Before we were able to get married, we both had to attend an interview at our local register office. They weren’t particularly generous to us, presumably because we weren’t using their facilities (the Harrogate date was booked at this point), and we were both interviewed separately and asked the full set of “is this a sham marriage for immigration purposes” questions. Despite the fact that all of our parents were born in the UK, and we are both British Citizens. Other people who DID use the local office to get married in the same year as us did not have to go through this to the same degree.
We managed to get through mostly unscathed, although they get REALLY annoyed if you don’t know each other’s parents’ dates of birth or whether the other person has ever been known by any other names (because that comes up so many times during the dating process). Since my future husband had never met my mother, there was no way he was going to know what her date of birth was. The woman conducting the interview got very caught up on this and even spent half an hour phoning Harrogate register office and redialing and redialing (they must have been busy) to check whether they would accept our wedding if my future husband didn’t know my mother’s date of birth.
Eventually she decided there was nothing she could stop us marrying over, and we were allowed to have our wedding. It did seem very silly to ask the person you’re marrying about all this stuff, and I think they could improve it by asking me about me and him about him, THEN quizzing us about each other. That would have made a lot more sense. But that wasn’t how they did it. Logic tells me this stuff is all things they should be able to ask if they suspect something is wrong with your proposed wedding, but that it got taken too far on this occasion.
I would say this is the opposite of a deterrent to sham weddings, because they’re more likely to learn all this stuff about each other to get through the interview. If you’re getting a registrar to do your marriage, learn all the details about each other first.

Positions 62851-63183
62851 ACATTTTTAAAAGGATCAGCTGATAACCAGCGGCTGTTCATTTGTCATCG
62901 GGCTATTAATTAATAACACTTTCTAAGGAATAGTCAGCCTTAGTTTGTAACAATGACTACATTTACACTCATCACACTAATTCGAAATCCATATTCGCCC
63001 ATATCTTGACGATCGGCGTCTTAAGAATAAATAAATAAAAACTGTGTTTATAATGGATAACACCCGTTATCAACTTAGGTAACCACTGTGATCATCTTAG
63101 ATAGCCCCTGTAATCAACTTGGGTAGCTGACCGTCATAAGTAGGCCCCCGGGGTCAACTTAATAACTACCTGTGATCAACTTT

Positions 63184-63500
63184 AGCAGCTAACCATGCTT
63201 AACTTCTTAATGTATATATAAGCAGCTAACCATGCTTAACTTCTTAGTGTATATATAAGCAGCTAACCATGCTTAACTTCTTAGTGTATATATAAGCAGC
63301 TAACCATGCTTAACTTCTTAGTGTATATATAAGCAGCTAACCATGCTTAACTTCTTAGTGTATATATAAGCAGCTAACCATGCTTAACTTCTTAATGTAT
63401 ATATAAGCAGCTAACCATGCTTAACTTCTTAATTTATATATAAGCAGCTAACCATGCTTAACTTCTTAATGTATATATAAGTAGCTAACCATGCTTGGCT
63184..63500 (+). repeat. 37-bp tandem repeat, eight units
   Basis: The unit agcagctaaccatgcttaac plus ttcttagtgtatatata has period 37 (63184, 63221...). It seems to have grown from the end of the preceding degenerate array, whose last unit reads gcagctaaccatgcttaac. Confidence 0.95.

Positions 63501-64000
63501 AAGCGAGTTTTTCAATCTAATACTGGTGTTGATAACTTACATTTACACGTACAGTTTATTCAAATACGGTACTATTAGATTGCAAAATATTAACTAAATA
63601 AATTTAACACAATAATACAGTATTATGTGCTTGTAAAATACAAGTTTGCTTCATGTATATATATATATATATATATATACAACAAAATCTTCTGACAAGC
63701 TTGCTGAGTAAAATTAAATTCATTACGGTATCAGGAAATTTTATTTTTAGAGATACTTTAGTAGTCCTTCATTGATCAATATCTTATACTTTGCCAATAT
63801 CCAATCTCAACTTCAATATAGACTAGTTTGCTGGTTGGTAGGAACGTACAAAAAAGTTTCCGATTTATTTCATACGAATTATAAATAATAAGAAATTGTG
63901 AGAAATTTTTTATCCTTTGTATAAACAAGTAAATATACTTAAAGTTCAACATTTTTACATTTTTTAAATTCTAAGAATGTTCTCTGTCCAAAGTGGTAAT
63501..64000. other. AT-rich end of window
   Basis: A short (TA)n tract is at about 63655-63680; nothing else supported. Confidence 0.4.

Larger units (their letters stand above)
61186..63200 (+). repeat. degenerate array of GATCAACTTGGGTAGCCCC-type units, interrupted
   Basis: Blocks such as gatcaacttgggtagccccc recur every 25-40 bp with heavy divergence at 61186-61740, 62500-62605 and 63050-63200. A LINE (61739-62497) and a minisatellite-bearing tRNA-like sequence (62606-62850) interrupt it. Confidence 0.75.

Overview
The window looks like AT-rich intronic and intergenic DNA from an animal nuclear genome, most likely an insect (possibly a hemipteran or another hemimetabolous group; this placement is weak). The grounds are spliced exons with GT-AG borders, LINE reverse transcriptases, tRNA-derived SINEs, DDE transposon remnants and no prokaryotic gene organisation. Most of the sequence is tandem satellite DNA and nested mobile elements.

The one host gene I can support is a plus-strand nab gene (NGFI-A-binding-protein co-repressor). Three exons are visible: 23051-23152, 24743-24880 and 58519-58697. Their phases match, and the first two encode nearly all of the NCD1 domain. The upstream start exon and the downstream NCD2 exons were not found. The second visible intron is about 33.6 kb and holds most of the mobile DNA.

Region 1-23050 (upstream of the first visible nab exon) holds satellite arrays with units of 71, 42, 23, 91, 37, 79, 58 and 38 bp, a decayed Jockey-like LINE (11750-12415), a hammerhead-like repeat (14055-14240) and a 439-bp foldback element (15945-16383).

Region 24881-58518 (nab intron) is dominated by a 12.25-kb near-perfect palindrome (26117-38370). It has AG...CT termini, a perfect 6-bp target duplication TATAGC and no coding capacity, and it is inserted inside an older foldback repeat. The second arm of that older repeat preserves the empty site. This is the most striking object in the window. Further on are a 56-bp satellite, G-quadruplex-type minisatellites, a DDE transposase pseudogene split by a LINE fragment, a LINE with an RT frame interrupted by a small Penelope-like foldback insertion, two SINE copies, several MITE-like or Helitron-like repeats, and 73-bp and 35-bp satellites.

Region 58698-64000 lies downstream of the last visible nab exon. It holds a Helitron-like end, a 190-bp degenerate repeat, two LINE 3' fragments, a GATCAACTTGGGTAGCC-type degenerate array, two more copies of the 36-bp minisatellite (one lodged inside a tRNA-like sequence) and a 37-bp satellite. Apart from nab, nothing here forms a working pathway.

After this, we got a big booklet through the post which looked like an exam paper. It had loads of questions and dotted lines and delete as applicables. Most of the wording was optional and it was supposed to be “personalised” so for example you could choose four different Hallmark declarations to state when giving the rings. We hated all of it it was far too saccharine and Eastenders for our tastes, so we crossed out everything that was optional and pared it down to the simplest way of saying “you two are getting married. Do you want to get married? M’kay you’re married now. Swap some rings and kiss.”
With our wedding coming AFTER the legalisation of gay marriage, but the brochures being obviously out of date, I also took the liberty of changing the legal and non-optional preamble that said “marriage is between one man and one woman” to “marriage is between two people of any gender” Now the regsitrar didn’t read the “of any gender” bit, but she was happy to say “marriage is between two people” instead of one man and one woman, and that was enough of a result for me.
We also had to choose some music for the ceremony. We chose “Science Fiction Double Feature” (from Rocky Horror) for walking down the aisle, “Bat Out of Hell” (by Meatloaf) for leaving, “Poison” (by Alice Cooper) for signing the register and I’m sure I got them to play “Bohemian Rhapshody” (by Queen) as well but I can’t remember what aspect of the ceremony that was for, and we didn’t get to keep our exam booklet so I don’t have the list. Then we burned them all onto one CD in the correct order to send back with our booklet so that it was foolproof, but we didn’t need to worry, the Harrogate Register Office team were INCREDIBLY competent and helpful individuals. In this booklet, we also needed to state the names of the two witnesses who would counter sign the register.